Prior to this, they had only known slavery, oppression, and racism for generations. They likely had chunks of the faith in YHWH that their father’s had possessed, but, after 400 plus years surrounded by the countless gods of Egypt, physically represented in every form from massive statues to wall drawings, belief had likely become fuzzy.

Now, here they were, free but fledgling. They had liberty but no structure. The laws, rules, and provision of a domineering authority were gone. They had yet to understand YHWH’s love for them. They had yet to fully grasp all the wonders they had seen through the plagues. Now their new leader had been up on the mountain for over a month! “Is he coming back? Is he even alive?” We can imagine their concern.

It’s imaginable that, a little like children, they were lonely, uncertain, and frantic for connection to a God they did not truly know. In fact, they say it clearly.

“When the people saw that Moses was so long in coming down from the mountain, they gathered around Aaron and said, “Come, make us gods who will go before us. As for this fellow Moses who brought us up out of Egypt, we don’t know what has happened to him.” Exodus 32:1-2

So, Aaron, who had also spent his whole life in Egyptian captivity and culture, tells them to bring him gold. He melts it down, and verse 4 says:

He took what they handed him and made it into an idol cast in the shape of a calf, fashioning it with a tool. Then they said, “These are your gods, Israel, who brought you up out of Egypt.”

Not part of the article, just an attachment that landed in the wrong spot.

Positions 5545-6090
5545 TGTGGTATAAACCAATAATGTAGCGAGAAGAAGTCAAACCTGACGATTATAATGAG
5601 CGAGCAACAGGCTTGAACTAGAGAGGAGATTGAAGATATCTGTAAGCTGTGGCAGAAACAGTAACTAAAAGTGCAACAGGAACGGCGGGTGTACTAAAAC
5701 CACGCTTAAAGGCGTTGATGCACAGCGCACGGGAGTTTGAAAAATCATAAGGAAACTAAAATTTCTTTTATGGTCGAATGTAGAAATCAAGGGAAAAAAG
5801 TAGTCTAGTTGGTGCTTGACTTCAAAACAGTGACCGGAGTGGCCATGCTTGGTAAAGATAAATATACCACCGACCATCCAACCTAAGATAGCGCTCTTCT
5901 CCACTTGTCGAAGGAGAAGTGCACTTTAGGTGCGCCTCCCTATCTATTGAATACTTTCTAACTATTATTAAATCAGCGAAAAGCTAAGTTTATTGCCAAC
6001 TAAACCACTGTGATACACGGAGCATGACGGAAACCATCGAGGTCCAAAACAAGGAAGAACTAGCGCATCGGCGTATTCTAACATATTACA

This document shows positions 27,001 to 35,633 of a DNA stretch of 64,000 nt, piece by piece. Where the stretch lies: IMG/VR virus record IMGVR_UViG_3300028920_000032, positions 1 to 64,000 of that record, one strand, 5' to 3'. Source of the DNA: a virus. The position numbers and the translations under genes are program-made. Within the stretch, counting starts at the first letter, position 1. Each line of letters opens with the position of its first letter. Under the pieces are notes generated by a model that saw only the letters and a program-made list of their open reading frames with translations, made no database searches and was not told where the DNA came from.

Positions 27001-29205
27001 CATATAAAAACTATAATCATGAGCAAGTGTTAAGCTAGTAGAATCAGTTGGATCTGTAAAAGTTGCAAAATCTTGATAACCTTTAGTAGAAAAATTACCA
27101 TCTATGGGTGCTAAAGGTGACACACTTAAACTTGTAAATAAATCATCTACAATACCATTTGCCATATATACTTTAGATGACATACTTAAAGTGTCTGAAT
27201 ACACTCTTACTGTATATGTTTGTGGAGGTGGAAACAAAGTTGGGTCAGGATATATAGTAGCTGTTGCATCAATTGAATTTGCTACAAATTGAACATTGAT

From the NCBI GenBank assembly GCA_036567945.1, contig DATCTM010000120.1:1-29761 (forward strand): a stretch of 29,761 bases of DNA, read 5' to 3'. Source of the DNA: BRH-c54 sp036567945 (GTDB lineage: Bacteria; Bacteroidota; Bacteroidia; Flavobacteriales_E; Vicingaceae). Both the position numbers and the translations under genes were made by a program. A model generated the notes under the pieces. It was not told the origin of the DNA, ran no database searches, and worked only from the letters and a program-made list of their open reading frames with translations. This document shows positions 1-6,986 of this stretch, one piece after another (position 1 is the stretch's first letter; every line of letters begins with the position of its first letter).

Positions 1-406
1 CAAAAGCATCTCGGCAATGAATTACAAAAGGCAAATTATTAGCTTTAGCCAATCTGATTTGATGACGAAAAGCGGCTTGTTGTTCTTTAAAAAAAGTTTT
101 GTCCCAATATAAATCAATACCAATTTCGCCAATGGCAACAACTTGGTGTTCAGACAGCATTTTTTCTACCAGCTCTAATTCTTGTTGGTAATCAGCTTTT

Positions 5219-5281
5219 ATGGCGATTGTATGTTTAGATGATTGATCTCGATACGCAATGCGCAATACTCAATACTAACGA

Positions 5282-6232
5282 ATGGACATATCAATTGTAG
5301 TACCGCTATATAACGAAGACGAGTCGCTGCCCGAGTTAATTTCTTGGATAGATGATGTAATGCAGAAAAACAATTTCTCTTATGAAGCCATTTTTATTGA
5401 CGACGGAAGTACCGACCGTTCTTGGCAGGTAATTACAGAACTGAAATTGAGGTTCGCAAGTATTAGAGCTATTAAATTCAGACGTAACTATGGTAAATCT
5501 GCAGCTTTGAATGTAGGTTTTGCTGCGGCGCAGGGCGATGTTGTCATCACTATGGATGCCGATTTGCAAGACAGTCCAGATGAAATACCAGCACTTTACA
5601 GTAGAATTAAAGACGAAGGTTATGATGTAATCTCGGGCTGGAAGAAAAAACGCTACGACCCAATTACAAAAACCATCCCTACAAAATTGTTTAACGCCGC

Yikes! That’s what we tend to think, right? God was literally dictating the structure of their nation to Moses, and they, sick of waiting, turned their hearts to something “faster and easier” to make them feel secure. Hmmm… Why does that sound so familiar…?

Anyway, God tells Moses, “You’d better go down, the people are already idolatrous and I’m about to take them out” (my paraphrase). Moses appeals to God’s mercy and gets a reprieve. But then things get crazy. You’ll have to read it. But look at the encounter between Aaron and Moses when he gets down the mountain.

He said to Aaron, “What did these people do to you, that you led them into such great sin?” “Do not be angry, my lord,” Aaron answered. “You know how prone these people are to evil. They said to me, ‘Make us gods who will go before us. As for this fellow Moses who brought us up out of Egypt, we don’t know what has happened to him.’ So I told them, ‘Whoever has any gold jewelry, take it off.’ Then they gave me the gold, and I threw it into the fire, and out came this calf!” Exodus 32:21-24

Wait, what? They gave you gold, you threw it in the fire, and “out came this calf”? Was Aaron asleep for the hours, or more likely days it took him to carve the massive metal bovine?